One of the biggest mistakes job seekers make is forgetting to check out any company that offers them a job. So thrilled with getting a position, some jump at the chance to join a new team and a new organization.

Before you accept a job offer, don’t forget to check out the company. You don’t want to accept a position and then hear a month later that most nurses in your professional group would have told you to stay away from that particular company.

What do you need to know before you join a new company?

Find out some of this information before you sign. If anything raises a red flag for you, that’s a good sign you need more information to make an informed decision.

Is this a new position? If you are being hired in a new position, find out why the need arose. If it’s not a new position, see if you can find out why the previous nurse left.

Have they had recent layoffs? They might be cutting down on full timers so they can have a part-time staff with fewer benefits.

Do they have high turnover? Nurses retention is a sign that the nurses are happy with the company. If nurses come and go quickly, you might want to find out why.

Do they have any kind of superior ratings? A hospital that has good ratings or something like magnet status has high expectations.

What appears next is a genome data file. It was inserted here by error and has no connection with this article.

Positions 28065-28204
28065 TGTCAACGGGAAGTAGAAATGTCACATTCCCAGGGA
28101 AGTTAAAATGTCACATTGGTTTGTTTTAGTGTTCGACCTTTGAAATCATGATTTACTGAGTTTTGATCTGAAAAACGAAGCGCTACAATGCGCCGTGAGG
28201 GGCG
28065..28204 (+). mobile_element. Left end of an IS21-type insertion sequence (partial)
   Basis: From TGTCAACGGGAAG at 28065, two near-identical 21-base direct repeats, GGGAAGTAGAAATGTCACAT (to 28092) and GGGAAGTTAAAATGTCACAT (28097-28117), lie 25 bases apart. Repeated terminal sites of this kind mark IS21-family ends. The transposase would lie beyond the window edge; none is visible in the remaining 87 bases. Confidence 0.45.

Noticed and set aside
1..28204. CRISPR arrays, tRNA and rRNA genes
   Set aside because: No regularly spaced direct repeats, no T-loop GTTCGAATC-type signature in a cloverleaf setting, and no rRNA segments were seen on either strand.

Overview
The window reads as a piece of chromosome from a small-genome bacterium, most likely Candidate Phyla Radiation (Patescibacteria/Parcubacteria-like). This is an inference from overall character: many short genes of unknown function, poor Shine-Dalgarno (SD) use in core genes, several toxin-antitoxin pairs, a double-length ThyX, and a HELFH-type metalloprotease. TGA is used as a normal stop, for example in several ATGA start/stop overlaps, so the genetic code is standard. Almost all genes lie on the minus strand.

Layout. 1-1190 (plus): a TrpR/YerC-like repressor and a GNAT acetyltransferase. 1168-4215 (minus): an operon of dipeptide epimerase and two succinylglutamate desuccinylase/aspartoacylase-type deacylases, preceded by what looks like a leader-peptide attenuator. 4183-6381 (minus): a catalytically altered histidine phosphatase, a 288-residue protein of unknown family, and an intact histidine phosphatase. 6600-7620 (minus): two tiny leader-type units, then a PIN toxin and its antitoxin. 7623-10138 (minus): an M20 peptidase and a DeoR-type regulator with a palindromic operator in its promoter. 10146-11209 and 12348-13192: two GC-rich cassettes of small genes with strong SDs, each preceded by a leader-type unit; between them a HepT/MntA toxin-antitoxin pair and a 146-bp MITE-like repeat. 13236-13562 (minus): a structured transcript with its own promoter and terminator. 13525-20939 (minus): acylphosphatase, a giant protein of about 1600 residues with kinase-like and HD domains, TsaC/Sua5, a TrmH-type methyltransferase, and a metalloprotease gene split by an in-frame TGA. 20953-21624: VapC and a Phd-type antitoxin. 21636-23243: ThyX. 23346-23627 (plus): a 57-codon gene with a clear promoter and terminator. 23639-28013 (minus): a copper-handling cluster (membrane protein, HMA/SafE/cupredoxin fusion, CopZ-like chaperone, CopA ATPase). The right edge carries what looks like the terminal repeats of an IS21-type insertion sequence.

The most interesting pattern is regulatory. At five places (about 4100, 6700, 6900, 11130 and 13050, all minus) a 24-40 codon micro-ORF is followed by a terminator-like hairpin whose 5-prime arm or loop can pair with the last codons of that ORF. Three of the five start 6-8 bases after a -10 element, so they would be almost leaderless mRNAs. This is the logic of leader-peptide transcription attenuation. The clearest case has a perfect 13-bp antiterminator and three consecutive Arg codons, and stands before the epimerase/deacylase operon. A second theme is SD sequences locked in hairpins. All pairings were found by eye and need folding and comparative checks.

Do they have new management? If so, you should ask professional colleagues what they know about the changes.

Have they been in the news lately? This is obvious, but a quick Google search can reveal a whole lot about an organization’s stability. Anything like a potential takeover, a recent merger, a strike, a lawsuit, or patient safety complaints might come up.

See also
Inclusion, Part 2: Changing the Culture

Do you know anyone who works there? If so, reach out to them to find out what the culture is like. Do they have realistic expectations for nurses? Are the nurses a cohesive unit or a disjointed group?

What does the company look like on LinkedIn or Glassdoor? See what other employees have to say.

These are just a few ideas, but they show that you can’t just accept a job offer blindly. Most of these questions can be answered with a quick Google search and a few others might require some asking around (only of people you trust).

Remember, you want to make sure you pick a good company just as much as they want to make sure they are getting a good employee.

Julia Quinn-Szcesuil
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